During my senior year of college I spent a semester in Spain. I lived in a large piso (a flat) in the heart of Madrid. There were six of us, all women—three American students and three Madrileñas, all from very different backgrounds. My priorities back then were quite different than they are now. I was determined to see as much of Spain as possible in my 5-month stint. But funds were seriously tight, and food became a lower priority than train tickets or a stay in a pension.
But great food can be had in Spain for the price of a beer, and I often found myself eating in bars, even for breakfast (tapas are a great thing, and you quickly learn who serves the yummy stuff). On the few nights that I stayed in, my meals would often revolve around some permutation of eggs and potatoes. Occasionally I would eat a bit of chicken with a squeeze of lemon. And if I got really crazy, I’d sprinkle Parmesan on top—a true luxury.
One evening I decided to teach my two American roommates how to make a Spanish tortilla (one of my top egg-and-potato standards, and one of my ultimate comfort foods). If you’ve never had it, a Spanish tortilla is nothing like a Mexican tortilla, but more like a frittata. Made from only a handful of ingredients—eggs, potatoes, olive oil, and salt—it is not only very cheap to make, but you probably have most of the ingredients in your pantry already. I would consider it the national dish of Spain, and you can find it in various forms throughout the country.
I’d been making tortilla for a while by the time I lived in Madrid, and it had already become a staple in the college-budget repertoire (I first learned to make an authentic tortilla prior to living in Spain from my college roommate Shannon who lived in Madrid for many years).
As I was saying, I decided one night to teach my American roommates how to make tortilla. My Spanish roommates found this hilarious. A young American trying to teach someone to make one of their most cherished dishes! In true Spanish spirit, they decided to make a party out of it. The music came on, the tapas and wine came out and we got to work. All eyes were on me and as I chopped and stirred and sautéed, I knew I was being judged. Finally, the tortilla was ready and the time had come. All was quiet as tortilla was passed around and sampled. The grins and the laughter and the “wows” told me all I needed to know. I’d passed the test.
I love telling that story. And I make tortilla so regularly now that it has become a favorite of many of my friends and family (in fact, my dad counts it as one of his all-time most loved foods). There are so many great things about tortilla: it’s super delicious; it’s made with very few inexpensive ingredients which you probably already have; it can be served hot, warm, room temperature, or cold; and it can be dressed up with a salad for dinner or sliced and served on bread as a sandwich on-the-go. Best of all, it’s the perfect night in: crack open a bottle of Rioja, make a tortilla and a simple green salad, and save some dough.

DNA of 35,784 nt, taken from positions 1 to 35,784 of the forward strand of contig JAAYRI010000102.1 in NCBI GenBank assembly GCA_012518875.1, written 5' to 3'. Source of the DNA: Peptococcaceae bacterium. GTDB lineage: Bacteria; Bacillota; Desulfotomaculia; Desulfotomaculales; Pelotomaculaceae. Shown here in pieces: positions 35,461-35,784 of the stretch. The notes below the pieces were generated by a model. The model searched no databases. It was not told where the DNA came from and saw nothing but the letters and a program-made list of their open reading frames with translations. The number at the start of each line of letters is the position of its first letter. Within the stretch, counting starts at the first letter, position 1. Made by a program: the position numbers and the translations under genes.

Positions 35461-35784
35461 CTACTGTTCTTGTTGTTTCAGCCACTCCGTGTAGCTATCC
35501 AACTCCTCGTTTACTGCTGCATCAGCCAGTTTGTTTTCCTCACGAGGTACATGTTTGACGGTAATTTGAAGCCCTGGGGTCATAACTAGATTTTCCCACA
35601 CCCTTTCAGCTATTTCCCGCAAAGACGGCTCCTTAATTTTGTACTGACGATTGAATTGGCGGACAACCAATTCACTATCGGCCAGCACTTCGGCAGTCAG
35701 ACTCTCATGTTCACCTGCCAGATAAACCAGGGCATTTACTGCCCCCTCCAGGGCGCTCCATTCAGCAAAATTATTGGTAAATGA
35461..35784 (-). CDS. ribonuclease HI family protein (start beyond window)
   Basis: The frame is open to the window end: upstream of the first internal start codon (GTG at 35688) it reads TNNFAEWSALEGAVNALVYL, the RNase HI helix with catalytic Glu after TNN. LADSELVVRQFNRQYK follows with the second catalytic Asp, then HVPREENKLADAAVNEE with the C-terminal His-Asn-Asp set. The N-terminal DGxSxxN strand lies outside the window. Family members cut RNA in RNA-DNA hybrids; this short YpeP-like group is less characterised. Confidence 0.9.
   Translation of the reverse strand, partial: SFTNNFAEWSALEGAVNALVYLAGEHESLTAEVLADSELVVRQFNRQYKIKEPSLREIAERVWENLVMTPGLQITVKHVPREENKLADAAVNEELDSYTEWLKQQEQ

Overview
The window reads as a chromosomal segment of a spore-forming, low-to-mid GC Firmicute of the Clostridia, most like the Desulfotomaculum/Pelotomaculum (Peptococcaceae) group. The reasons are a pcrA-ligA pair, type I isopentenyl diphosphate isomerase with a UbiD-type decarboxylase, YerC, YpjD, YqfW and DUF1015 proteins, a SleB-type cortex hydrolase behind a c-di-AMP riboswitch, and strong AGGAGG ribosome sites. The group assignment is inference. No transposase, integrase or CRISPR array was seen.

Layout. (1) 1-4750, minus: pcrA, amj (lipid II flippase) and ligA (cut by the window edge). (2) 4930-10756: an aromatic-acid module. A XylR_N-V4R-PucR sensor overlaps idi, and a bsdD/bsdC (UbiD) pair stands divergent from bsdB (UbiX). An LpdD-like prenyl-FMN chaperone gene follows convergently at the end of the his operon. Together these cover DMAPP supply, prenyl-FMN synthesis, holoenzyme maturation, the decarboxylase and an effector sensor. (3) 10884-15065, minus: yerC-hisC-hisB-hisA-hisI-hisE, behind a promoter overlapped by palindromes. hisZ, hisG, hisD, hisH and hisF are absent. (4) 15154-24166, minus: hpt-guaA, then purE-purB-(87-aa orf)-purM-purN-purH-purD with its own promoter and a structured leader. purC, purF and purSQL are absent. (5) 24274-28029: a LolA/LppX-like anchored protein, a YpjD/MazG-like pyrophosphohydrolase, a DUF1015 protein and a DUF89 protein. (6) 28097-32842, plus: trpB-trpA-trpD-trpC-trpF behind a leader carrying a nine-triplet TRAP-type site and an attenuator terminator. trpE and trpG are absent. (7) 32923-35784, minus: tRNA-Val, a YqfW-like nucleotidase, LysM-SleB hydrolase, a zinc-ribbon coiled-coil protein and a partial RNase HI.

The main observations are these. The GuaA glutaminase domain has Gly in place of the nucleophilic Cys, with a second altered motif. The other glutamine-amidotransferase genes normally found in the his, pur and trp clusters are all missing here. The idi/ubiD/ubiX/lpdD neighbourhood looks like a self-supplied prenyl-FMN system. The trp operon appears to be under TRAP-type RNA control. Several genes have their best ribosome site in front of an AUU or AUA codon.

2 lb russet potatoes (about 5 small), preferably organic
2 medium yellow onions
3 large eggs
Kosher salt and freshly ground black pepper
1. Fill a large bowl half full of cold water. Peel the potatoes. Cut the potatoes in half lengthwise, then slice them crosswise into thin slices (about 1/8 inch thick). Put the potatoes in the water to remove some of the starch and keep them from browning.
2. Halve the onions lengthwise, peel, then slice them about 1/4-inch thick. Put in a large frying pan with lots of olive oil (at least 1/2 cup) and saute over medium heat until starting to wilt. Drain the potatoes, then add them to the frying pan. Cook, stirring, until the potatoes and onions are tender.
3. Drain the potatoes and onions in a fine-mesh sieve set over a bowl. Reserve the olive oil. In a large mixing bowl, add the eggs and about 1 teaspoon salt and 1/2 teaspoon pepper. Whisk together the eggs, then add the potato mixture and gently toss together to incorporate the egg.
4. Over medium heat, warm a frying pan (I usually switch pans at this point and use nonstick; it’s about the only time I’d recommend nonstick, but you will not regret it) and add about 1 tablespoon reserved olive oil, swirl it around, then add the potato mixture.
5. Flatten it out into with the back of a spatula, and use the spatula to keep the tortilla round while it’s cooking. Cook for about 5 minutes, gently shaking the pan back and forth to keep the tortilla from sticking.
6. Invert a large flat plate over the top of the tortilla and then invert the pan and tortilla onto the plate. Put the pan back over medium heat, add another tablespoon of reserved olive oil, swirl the pan, and slide the tortilla, uncooked side down, into the pan. Use the spatula again to keep the tortilla round.
7. Cook for about another 5 minutes, gently shaking the pan back and forth to keep the tortilla from sticking. Invert a large flat plate over the top of the tortilla and then invert the pan and tortilla onto the plate. Serve!